Lotus Hethel Site History
The Early Years

Hethel is a small village in Norfolk, England, near the historic market town of Wymondham, and approximately 10 miles (16 km) south of the city of Norwich and home

Old Hethel airbase with positions markedThe original purpose of the site when it was converted from agricultural use was as an airfield, constructed in 1942 for use by the USAAF, as a bomb squadron base from which to launch assaults across Europe during the second World War. It was designated as Station 114.

For nearly two years - 1943 to 1945, Hethel served as headquarters for the 2d Combat Bombardment Wing of the 2d Bombardment Division. By 1943 there were over 100,000 US airmen based in Britain, with the largest concentration being in the East of England.

Hethel Airfield

The 320th Bombardment Group arrived from Florida in September 1942 to an only partially completed site. The main purpose of the site was as a transhipment post.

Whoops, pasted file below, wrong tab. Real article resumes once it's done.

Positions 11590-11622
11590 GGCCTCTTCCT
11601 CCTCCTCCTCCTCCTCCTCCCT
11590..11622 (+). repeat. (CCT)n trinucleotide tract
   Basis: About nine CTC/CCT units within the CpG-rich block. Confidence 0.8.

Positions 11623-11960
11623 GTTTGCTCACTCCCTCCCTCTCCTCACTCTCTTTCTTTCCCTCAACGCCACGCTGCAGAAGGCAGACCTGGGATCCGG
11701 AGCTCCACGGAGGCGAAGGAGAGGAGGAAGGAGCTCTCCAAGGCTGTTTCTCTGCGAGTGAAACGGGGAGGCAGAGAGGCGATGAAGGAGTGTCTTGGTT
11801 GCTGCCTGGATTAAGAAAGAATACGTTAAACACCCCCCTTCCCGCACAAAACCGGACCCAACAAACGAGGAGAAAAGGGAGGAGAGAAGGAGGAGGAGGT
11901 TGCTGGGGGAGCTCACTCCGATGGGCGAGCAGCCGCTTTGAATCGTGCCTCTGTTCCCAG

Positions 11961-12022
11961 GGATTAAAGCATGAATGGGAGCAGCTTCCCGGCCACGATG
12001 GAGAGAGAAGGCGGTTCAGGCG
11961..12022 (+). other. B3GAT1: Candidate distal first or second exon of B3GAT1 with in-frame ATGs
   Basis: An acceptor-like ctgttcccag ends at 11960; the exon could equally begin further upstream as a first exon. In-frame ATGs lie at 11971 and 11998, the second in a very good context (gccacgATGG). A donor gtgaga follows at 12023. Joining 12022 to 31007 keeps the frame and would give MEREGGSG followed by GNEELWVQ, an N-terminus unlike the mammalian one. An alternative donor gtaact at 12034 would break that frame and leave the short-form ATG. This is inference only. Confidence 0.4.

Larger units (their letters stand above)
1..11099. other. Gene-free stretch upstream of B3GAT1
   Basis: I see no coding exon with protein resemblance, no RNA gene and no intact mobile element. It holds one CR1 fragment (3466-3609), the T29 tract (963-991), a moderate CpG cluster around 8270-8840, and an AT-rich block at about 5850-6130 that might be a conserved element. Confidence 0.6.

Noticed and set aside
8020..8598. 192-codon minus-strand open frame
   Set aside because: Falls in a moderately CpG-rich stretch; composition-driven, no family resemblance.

Later the 310th and 389th Bombardment Groups were also posted on the site.

The 389th Bomb Group nicknamed themselves the 'Green Dragons'  after the local public house in nearby Wymondham.

A memorial stone in local Hethel churchyard records the 389th Bomb Group's achievements, and losses:

  • Hethel Observation TowerJune 1943 to May 1945
  • Total missions 321
  • Aircraft missing in action 116
  • Personnel missing and killed in action 588
  • Other operational losses 37
  • Total bomb tonnage 17548 

 

B-24 Liberator bombers were deployed from the site to missions all across Europe. Bombs to support these missions were transported from the factories by train to local Wymondham station, and then loaded onto trucks and taken to Hethel and Tibenham airfield bases. The last combat mission returned to Hethel airbase in April 1945. The old observation tower (pictured above right above) now a listed building, remains on the current site and has been converted to a club house.